It feels as if there has been 100 days in the month of January. My guess is some of you can relate. Over the last 10 days, the temperature has not risen above 10°F, with the coldest day at -50°F here in East Moline, Ill. I told my husband that I'm so over this winter. He smiled and replied, “Give me a break, Karen, you dealt with weather like this growing up."
He is right. I did experience growing up with an abundance of snow on my family's dairy farm in central Oregon, but my memory doesn't recall any subzero weather.
I told my kids about how hard it was to manually bed hundreds of bales of straw out on an open drylot to help keep our cattle warm. But, they offered no empathy because honestly, they have become accustomed to this winter weather and pitching in to help keep our cattle fed, warm, and comfortable.
So far, 2019 has been a winter for us to remember; we have awoken to measurable snow more mornings that we can recall. My kids have gotten pretty good at suiting up and heading out for shoveling snow, plowing snow, bedding heifer lots and calf hutches, breaking water, and so much more.
Winters like this make me ask, "Are farmers passionate or crazy?" My guess is that we are a little bit of both. Passionate to play a role in feeding a growing world and providing the best care for our cows, and crazy enough to lace up our boots, morning after morning, despite the frigid temperatures. I asked my husband what motivates him, and he replied, "It's my job to take care of the cows regardless of the temperature." I know many of you nod with the same answer.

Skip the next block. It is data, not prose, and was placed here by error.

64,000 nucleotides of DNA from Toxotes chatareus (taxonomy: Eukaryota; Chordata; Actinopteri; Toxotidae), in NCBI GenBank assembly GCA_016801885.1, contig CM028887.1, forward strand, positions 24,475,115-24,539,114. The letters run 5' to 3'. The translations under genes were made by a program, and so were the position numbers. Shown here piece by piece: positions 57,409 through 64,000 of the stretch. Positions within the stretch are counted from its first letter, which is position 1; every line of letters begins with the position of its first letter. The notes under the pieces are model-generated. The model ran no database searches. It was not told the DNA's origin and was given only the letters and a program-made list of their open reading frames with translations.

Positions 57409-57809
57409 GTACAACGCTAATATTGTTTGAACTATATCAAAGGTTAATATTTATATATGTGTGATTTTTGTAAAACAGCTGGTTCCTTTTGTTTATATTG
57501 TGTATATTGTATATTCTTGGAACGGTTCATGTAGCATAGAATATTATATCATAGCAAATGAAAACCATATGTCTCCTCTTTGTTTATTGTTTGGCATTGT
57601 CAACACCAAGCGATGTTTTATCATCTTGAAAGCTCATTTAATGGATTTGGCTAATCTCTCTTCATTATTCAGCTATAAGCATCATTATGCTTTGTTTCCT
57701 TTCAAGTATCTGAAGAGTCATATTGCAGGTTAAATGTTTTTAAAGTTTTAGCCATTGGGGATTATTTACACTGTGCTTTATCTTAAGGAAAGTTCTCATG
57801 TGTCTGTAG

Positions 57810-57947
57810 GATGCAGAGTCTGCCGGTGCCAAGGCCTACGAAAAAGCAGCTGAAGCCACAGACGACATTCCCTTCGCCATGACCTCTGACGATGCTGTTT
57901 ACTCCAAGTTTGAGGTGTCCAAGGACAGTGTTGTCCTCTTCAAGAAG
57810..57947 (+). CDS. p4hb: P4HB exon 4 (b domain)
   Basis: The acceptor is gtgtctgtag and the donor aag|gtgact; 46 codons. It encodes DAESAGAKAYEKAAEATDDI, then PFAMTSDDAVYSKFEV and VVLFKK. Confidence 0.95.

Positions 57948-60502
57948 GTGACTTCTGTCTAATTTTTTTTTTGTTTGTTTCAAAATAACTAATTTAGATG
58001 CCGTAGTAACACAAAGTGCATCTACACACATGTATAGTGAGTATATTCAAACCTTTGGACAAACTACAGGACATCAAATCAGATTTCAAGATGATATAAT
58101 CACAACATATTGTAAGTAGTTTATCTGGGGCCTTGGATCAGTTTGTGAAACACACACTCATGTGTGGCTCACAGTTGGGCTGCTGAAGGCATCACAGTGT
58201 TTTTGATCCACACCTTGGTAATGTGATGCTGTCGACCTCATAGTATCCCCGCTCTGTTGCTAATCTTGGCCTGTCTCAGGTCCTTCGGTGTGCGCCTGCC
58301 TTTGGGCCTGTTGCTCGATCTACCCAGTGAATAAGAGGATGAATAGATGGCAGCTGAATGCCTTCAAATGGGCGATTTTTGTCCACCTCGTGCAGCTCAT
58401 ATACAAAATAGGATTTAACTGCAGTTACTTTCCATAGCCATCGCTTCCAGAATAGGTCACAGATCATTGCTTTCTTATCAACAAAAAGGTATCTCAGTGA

What are your winter survival tips? Ours has us working in unison as a team, now more than ever, to make sure the cattle stay warm. When cows exit the parlor, we don't let them stand around. They are immediately moved back to the freestall barn to stay out of the wind and cold. We have had good luck with our Westfalia brand of postdip, and we use that when the weather dips below 15°F (pending on the wind).
When we feed milk replacer, we add a fat additive to give the calves extra energy in their diet. When we feed pasteurized milk, we feed them additional milk to give them extra energy. We wait to move calves out of the calf house (which is normally around three weeks of age) when the weather is warmer. We try to transition them when it’s best for them, not when it's best for us.
I think our biggest survival tip is to take small breaks when we can — not to burn ourselves out before the next blizzard arrives. And we all need to remember that each day that passes is a day closer to spring. Bring on the mud!
Karen Bohnert is a second-generation dairy farmer, born and raised on her family dairy in Oregon and moved east after graduating from Oregon State University. Karen and her husband work in partnership with family, and they along with their three children live and work on the family's 500 Jersey cow dairy in East Moline, Ill. Karen's pride and love for dairy could fill a barn, and she actively promotes dairy anyway she can.